MZH:In Violet Fogs Azure Snot I am thinking about the poem by Arthur Rimbaud, Le Bateau Ivre, or The Drunken Boat. The poem is a 100 line  journey by a boat that has lost its haulers. The title of the show is pulled from this poem, and since it is already in translation, I allowed the words to unravel further, as homonyms multiply and collapse the original title. In the poem, the boat is the subject, but without a crew, the subject is absent. This is not reductive, but there are many absences in the show, many spaces charged with what is not there, in the catalog, the work and the installation. I was not thinking of the photographs in the catalog as a contemporary deluge of imagery. They are almost all photographs I took, with an iPhone, plus a few details of art historical work, and photos of me. I am thinking of them as a narrative collage of modes of vision operating in the paintings. How I look, what I choose to look at, from what angle.

KB: The first painting I spent time with at your current show, titled au in 2013, is the last color plate in the accompanying catalog. If my memory serves me well, this painting sits alone on a partition wall at the east end of the gallery space.  For me, this painting set the stage for the show. Turning my back to it, I could see both walls on either side of me, lined with canvases. Standing in that spot, I could sense an intentional juxtaposition of painting varieties. Some contemporary painters undermine the idea of consistent authorship by showing a mixed bag of painting types within the same installation as you have in this show. However, the question of authorial consistency doesn’t seem to be at play here. The variety seems to stem from a set of intuitive responses to the material demands within the work process, and the hand is ever present throughout the show. Are you consistently arriving at dilemmas in painting–dilemmas that create opportunities for intuitive response? How important are impulse and intuition to your outcomes?

“au,” 2013, oil, latex, and enamel on drop cloth, 80″ x 60″. Image courtesy of the artist and Corbett vs. Dempsey.

MZH: I think the word “dilemmas” is more useful than impulse or intuition. As you said, there are a number of different paintings that serve as touchstones for these paintings, the large blue painting “Calif.” is reminiscent of Matisse’ blue paintings, in color, but also in his way of making space, and distributing objects through the picture plane. The phases of Matisse’ work are also very important to me – he was able, over time, to balance color, line, space, but in particular moments he seems very out of balance, as he brings in too much pattern, color and complexity into his paintings. The blue paintings, like the red studio, propose a color field as a space, a blue space. The objects in that space then have to be compared in terms of scale, to determine distance from the viewer.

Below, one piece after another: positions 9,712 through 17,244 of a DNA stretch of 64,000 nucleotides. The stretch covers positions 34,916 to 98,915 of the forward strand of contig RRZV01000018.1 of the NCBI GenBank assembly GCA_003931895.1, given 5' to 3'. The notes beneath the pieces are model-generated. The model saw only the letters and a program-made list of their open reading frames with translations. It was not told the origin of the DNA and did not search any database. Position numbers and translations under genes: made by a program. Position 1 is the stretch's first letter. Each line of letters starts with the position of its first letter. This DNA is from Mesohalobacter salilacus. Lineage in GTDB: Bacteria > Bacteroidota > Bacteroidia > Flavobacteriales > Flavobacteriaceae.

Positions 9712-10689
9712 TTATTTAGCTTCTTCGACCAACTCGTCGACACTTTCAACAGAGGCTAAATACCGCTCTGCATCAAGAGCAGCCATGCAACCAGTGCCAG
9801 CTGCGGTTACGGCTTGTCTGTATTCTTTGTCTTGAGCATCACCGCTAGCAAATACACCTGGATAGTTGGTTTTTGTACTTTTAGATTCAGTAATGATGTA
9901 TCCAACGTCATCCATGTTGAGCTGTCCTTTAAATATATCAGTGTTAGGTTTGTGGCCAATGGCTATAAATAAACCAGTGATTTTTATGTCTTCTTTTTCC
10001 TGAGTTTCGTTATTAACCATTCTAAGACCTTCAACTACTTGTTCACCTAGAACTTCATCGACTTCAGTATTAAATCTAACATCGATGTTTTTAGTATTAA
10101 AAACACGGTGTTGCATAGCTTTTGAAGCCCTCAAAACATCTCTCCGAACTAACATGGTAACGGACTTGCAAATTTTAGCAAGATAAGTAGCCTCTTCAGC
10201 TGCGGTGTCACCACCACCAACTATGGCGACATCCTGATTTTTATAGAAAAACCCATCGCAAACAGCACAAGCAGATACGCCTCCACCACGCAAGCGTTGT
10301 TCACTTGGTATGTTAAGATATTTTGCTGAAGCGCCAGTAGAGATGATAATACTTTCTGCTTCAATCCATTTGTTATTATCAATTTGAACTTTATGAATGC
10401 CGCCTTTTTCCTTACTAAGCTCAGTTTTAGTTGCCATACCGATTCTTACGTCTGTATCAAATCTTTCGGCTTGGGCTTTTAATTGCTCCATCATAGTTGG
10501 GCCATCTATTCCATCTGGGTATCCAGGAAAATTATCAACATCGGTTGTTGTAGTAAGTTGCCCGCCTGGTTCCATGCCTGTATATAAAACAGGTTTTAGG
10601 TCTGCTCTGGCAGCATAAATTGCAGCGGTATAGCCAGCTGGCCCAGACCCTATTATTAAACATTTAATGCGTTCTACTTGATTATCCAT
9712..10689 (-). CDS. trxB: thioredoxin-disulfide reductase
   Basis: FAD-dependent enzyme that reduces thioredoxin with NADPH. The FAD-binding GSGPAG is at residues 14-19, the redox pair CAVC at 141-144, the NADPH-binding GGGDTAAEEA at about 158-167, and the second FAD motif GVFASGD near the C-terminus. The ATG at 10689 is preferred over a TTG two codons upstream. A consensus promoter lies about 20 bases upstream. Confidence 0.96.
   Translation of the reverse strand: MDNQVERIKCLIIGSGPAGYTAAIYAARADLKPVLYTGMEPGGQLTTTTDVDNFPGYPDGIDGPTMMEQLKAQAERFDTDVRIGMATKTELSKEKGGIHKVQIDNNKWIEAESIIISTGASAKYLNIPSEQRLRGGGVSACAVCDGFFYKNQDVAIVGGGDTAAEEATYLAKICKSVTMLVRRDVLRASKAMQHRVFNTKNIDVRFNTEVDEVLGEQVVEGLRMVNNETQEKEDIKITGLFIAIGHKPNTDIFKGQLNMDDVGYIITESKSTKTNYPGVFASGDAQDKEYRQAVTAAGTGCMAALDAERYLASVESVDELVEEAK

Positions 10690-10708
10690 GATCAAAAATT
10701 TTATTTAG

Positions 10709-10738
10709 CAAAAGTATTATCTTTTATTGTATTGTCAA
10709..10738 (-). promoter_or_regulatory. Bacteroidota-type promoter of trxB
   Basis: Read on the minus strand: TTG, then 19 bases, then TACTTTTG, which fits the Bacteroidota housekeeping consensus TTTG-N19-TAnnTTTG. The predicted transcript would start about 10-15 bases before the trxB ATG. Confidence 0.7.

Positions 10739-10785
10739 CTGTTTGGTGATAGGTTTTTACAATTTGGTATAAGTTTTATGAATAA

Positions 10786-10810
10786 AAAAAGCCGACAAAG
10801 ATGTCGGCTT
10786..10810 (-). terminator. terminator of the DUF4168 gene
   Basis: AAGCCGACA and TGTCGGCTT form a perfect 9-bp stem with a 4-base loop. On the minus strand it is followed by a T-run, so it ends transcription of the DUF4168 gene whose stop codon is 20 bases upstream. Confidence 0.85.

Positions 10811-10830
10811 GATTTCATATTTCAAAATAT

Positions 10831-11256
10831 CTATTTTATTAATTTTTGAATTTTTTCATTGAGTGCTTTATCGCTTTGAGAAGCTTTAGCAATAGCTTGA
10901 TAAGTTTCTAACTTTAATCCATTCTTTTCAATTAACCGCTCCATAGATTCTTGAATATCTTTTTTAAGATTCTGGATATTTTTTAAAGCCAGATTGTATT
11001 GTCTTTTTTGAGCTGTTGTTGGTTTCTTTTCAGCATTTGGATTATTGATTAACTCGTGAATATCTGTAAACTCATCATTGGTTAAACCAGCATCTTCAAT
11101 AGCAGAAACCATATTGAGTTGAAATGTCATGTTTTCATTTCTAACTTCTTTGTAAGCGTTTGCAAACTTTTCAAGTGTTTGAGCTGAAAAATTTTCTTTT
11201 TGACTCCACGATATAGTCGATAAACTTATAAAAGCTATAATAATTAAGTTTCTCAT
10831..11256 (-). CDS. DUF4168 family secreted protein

Henri Matisse, “View of Notre Dame. Paris, quai Saint-Michel,” 1914 Oil on canvas. 58 x 37 1/8″ (147.3 x 94.3 cm)

By “dilemma” I think you mean a kind of crisis, and I think the crisis for me is the flatness of the surface of the painting. With these paintings, I am finding ways to make the painting sculptural, to introduce space, but I don’t want to do that with illusionistic depth. Instead, I am thinking about the spaces between the paintings, the way they respond to one another across the room, and the differing historical references as producing space. So Matisse with the blue one, Malevich with the smaller black painting, Barnett Newman in the painting with three broad vertical bands. The paintings made up of tick marks are actually made as continuous lines, while folded. Then, when unfolded, the effect is that of small marks. This would be another moment of crisis in the show. I think of that kind of painting – methodical mark-making, as a form of transparency in painting – each mark is made in time, and the viewer is able to follow the mark making of the maker in turn. As with, for example, Hanne Darboven, Michelle Grabner or Agnes Martin. In my paintings, the mark is not transparent. The folds, unfolded, produce a kind of schism in the communication, the “reading” of the painting. How I made the marks is not the same as how you read the marks. There is a breakdown in that kind of direct, frontal address. This produces, I think, a kind of space. Also, in Calif. the cloth was folded, then I drew the lines with bleach, then unfolded, then sewn, then stretched, and then paint was poured on the back of the painting. The seam blocks the paint from its natural desire to pool, to spread into soft puddles. Round puddles. Instead, the paint is held in columns. This series of steps, all quite deliberate, might produce an experience of accident or intuition for the viewer, but for me, these paintings are quite systematic. At least more so than in the past.